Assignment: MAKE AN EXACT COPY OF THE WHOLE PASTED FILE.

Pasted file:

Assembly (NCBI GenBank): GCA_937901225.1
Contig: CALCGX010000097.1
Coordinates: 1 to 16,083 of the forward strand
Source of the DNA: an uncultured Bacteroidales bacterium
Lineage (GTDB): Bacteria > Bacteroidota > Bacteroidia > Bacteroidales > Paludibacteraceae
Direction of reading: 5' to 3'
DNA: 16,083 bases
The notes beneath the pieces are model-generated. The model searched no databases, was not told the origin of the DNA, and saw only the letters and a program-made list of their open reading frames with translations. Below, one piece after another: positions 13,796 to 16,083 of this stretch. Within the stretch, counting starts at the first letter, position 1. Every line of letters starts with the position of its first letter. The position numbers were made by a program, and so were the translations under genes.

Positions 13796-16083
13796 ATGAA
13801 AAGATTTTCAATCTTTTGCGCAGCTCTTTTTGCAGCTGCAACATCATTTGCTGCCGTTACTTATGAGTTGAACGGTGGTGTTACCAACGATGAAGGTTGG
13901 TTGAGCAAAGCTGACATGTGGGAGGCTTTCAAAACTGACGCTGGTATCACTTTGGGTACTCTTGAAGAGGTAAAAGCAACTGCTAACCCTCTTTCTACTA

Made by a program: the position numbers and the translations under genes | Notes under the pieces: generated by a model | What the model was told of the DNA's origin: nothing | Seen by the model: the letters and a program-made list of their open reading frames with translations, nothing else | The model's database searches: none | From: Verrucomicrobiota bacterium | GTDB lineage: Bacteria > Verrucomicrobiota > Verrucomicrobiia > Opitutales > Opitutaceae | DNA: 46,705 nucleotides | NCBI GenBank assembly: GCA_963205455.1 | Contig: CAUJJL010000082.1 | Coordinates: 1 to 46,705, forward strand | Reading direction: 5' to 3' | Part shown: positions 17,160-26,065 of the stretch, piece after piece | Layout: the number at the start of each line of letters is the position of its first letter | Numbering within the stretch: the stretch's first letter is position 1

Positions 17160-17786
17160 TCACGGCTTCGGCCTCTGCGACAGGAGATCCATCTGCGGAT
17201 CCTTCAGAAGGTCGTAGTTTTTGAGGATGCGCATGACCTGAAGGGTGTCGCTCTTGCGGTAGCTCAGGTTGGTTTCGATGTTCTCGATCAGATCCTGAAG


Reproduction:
Assembly (NCBI GenBank): GCA_937901225.1
Contig: CALCGX010000097.1
Coordinates: 1 to 16,083 of the forward strand
Source of the DNA: an uncultured Bacteroidales bacterium
Lineage (GTDB): Bacteria > Bacteroidota > Bacteroidia > Bacteroidales > Paludibacteraceae
Direction of reading: 5' to 3'
DNA: 16,083 bases
The notes beneath the pieces are model-generated. The model searched no databases, was not told the origin of the DNA, and saw only the letters and a program-made list of their open reading frames with translations. Below, one piece after another: positions 13,796 to 16,083 of this stretch. Within the stretch, counting starts at the first letter, position 1. Every line of letters starts with the position of its first letter. The position numbers were made by a program, and so were the translations under genes.

Positions 13796-16083
13796 ATGAA
13801 AAGATTTTCAATCTTTTGCGCAGCTCTTTTTGCAGCTGCAACATCATTTGCTGCCGTTACTTATGAGTTGAACGGTGGTGTTACCAACGATGAAGGTTGG
13901 TTGAGCAAAGCTGACATGTGGGAGGCTTTCAAAACTGACGCTGGTATCACTTTGGGTACTCTTGAAGAGGTAAAAGCAACTGCTAACCCTCTTTCTACTA

Made by a program: the position numbers and the translations under genes | Notes under the pieces: generated by a model | What the model was told of the DNA's origin: nothing | Seen by the model: the letters and a program-made list of their open reading frames with translations, nothing else | The model's database searches: none | From: Verrucomicrobiota bacterium | GTDB lineage: Bacteria > Verrucomicrobiota > Verrucomicrobiia > Opitutales > Opitutaceae | DNA: 46,705 nucleotides | NCBI GenBank assembly: GCA_963205455.1 | Contig: CAUJJL010000082.1 | Coordinates: 1 to 46,705, forward strand | Reading direction: 5' to 3' | Part shown: positions 17,160-26,065 of the stretch, piece after piece | Layout: the number at the start of each line of letters is the position of its first letter | Numbering within the stretch: the stretch's first letter is position 1

Positions 17160-17786
17160 TCACGGCTTCGGCCTCTGCGACAGGAGATCCATCTGCGGAT
17201 CCTTCAGAAGGTCGTAGTTTTTGAGGATGCGCATGACCTGAAGGGTGTCGCTCTTGCGGTAGCTCAGGTTGGTTTCGATGTTCTCGATCAGATCCTGAAG